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The cycle of fragmentation and sprawl: a conceptual framework and empirical model

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  • Gudmundur F Ulfarsson
  • John I Carruthers

Abstract

The political and spatial dimensions of US metropolitan areas are eminently interconnected through a recurring cycle of fragmentation and sprawl. In this paper we demonstrate the cycle at work by refining a land-use model developed in a previous paper and applying it to a national dataset of metropolitan counties. The recursive simultaneous-equations model is structured around five-year intervals, and enables us to observe how the political landscape (urban development patterns) at time t− 5 affects spatial outcomes (municipal fragmentation) at time t . The results suggest that regulatory failure may bear as much fault for urban sprawl as the more commonly cited market failures, and that it may therefore be worthwhile to shift the focus of the sprawl/antisprawl debate from its physical to its political dimensions. Future research should focus on identifying the systematic nature of sprawl and, as an extension, the various policy levers that may be used to mitigate its negative consequences. The paper improves on previous research in four key ways: by describing the underlying theory in greater detail; by rounding out the recursive relationship; by enriching the set of interdependent variables; and by expanding the geographic scope of the model. Its primary contribution is to deepen the pool of empirical evidence linking political structure to patterns of growth and change in US metropolitan regions.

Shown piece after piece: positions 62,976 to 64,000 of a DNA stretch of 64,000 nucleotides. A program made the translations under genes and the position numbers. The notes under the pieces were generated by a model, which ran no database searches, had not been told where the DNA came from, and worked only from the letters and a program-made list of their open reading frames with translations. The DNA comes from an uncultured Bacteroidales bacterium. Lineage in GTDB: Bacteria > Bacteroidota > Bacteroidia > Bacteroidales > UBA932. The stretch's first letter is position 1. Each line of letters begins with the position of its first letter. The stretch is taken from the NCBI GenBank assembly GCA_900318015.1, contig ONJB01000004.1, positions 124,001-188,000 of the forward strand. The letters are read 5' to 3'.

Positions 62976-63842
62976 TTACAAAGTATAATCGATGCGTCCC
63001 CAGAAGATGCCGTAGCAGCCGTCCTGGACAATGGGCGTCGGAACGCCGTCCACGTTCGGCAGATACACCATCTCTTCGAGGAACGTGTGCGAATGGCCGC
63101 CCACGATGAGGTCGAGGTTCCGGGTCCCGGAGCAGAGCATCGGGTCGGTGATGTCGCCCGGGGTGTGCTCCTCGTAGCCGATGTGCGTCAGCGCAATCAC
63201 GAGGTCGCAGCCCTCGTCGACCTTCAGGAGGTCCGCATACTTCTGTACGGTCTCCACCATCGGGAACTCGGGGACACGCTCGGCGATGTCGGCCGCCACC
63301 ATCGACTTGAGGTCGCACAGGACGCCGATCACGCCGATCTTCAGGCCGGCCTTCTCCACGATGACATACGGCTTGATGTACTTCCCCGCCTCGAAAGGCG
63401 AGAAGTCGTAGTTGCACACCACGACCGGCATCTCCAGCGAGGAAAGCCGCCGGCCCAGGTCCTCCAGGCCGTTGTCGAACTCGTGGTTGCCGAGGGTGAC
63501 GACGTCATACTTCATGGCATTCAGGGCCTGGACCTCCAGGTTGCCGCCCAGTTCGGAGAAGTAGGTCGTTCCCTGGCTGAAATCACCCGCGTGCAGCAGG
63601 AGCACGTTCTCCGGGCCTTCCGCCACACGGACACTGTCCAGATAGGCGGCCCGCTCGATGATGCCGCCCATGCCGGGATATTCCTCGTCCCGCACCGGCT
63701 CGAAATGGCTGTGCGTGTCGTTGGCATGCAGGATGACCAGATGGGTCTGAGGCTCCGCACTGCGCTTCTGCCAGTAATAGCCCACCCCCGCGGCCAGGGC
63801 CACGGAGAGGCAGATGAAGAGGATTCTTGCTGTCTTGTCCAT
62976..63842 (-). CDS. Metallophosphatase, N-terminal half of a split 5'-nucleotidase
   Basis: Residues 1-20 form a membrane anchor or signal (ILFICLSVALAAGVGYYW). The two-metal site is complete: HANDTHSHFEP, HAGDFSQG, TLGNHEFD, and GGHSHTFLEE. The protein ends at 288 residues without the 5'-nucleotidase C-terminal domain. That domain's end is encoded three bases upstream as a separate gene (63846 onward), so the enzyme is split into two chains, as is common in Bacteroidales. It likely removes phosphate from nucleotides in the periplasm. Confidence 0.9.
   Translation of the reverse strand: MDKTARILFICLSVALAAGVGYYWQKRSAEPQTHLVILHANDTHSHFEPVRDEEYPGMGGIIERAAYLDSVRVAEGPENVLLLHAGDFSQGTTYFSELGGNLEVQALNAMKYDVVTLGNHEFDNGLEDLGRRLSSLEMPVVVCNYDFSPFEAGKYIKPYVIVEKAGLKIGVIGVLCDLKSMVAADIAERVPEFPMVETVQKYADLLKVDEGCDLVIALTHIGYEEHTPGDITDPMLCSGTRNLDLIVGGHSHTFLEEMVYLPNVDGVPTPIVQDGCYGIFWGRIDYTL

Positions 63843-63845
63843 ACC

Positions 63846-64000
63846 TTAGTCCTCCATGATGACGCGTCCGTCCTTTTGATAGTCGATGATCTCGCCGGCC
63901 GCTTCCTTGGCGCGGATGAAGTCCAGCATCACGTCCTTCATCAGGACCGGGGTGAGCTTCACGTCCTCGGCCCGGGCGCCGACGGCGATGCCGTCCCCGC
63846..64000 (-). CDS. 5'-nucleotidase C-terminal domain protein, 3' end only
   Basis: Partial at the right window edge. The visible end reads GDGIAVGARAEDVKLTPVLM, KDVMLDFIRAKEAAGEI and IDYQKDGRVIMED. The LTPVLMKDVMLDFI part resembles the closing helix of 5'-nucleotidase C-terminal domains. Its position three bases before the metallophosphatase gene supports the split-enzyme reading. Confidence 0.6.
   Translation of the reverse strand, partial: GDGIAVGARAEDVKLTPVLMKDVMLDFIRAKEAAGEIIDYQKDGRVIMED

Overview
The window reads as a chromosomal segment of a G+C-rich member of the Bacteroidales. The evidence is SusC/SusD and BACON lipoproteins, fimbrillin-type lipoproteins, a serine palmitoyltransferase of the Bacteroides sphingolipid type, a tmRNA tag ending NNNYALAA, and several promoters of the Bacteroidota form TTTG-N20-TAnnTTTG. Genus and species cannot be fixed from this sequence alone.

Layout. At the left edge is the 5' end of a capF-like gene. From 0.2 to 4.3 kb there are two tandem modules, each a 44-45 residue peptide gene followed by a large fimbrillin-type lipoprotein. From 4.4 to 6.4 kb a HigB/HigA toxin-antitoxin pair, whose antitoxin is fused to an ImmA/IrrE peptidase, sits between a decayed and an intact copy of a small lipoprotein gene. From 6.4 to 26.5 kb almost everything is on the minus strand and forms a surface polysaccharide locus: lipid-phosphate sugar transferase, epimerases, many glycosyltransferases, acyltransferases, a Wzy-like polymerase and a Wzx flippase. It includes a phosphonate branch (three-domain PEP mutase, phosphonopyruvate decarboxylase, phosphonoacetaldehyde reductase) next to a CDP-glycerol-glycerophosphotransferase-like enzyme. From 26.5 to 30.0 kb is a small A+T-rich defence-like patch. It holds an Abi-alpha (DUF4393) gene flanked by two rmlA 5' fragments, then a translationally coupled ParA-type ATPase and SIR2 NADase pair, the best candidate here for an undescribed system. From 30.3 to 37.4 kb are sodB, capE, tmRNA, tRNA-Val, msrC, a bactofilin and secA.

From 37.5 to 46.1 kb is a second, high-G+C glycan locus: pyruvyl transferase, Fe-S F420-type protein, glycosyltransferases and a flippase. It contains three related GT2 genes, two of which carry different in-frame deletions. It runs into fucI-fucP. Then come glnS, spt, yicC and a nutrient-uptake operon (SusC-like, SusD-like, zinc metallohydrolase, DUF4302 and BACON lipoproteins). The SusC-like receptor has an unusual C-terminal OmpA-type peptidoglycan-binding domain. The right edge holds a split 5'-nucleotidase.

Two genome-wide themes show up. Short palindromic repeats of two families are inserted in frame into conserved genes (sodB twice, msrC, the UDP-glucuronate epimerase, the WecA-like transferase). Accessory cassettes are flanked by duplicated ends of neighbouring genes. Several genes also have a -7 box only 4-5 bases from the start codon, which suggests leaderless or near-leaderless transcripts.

Suggested Citation

  • Gudmundur F Ulfarsson & John I Carruthers, 2006. "The cycle of fragmentation and sprawl: a conceptual framework and empirical model," Environment and Planning B: Planning and Design, Pion Ltd, London, vol. 33(5), pages 767-788, September.
  • Handle: RePEc:pio:envirb:v:33:y:2006:i:5:p:767-788
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    Cited by:

    1. Jeanty, P. Wilner & Partridge, Mark & Irwin, Elena, 2010. "Estimation of a spatial simultaneous equation model of population migration and housing price dynamics," Regional Science and Urban Economics, Elsevier, vol. 40(5), pages 343-352, September.
    2. Gordon Mulligan & Mark Partridge & John Carruthers, 2012. "Central place theory and its reemergence in regional science," The Annals of Regional Science, Springer;Western Regional Science Association, vol. 48(2), pages 405-431, April.
    3. John I. Carruthers, 2012. "Land use regulation and regional form: a spatial mismatch?," Chapters,in: Networks, Space and Competitiveness, chapter 8, pages 181-204 Edward Elgar Publishing.
    4. Barry Kew & Brian D. Lee, 2013. "Measuring Sprawl across the Urban Rural Continuum Using an Amalgamated Sprawl Index," Sustainability, MDPI, Open Access Journal, vol. 5(5), pages 1-23, April.
    5. Boarnet, Marlon G. & McLaughlin, Ralph B. & Carruthers, John I., 2011. "Does state growth management change the pattern of urban growth? Evidence from Florida," Regional Science and Urban Economics, Elsevier, vol. 41(3), pages 236-252, May.
    6. Jae Kim & Geoffrey Hewings, 2013. "Land use regulation and intraregional population–employment interaction," The Annals of Regional Science, Springer;Western Regional Science Association, vol. 51(3), pages 671-693, December.
    7. John I. Carruthers & Selma Lewis & Gerrit-Jan Knaap & Robert N. Renner, 2010. "Coming undone: A spatial hazard analysis of urban form in American metropolitan areas," Papers in Regional Science, Wiley Blackwell, vol. 89(1), pages 65-88, March.

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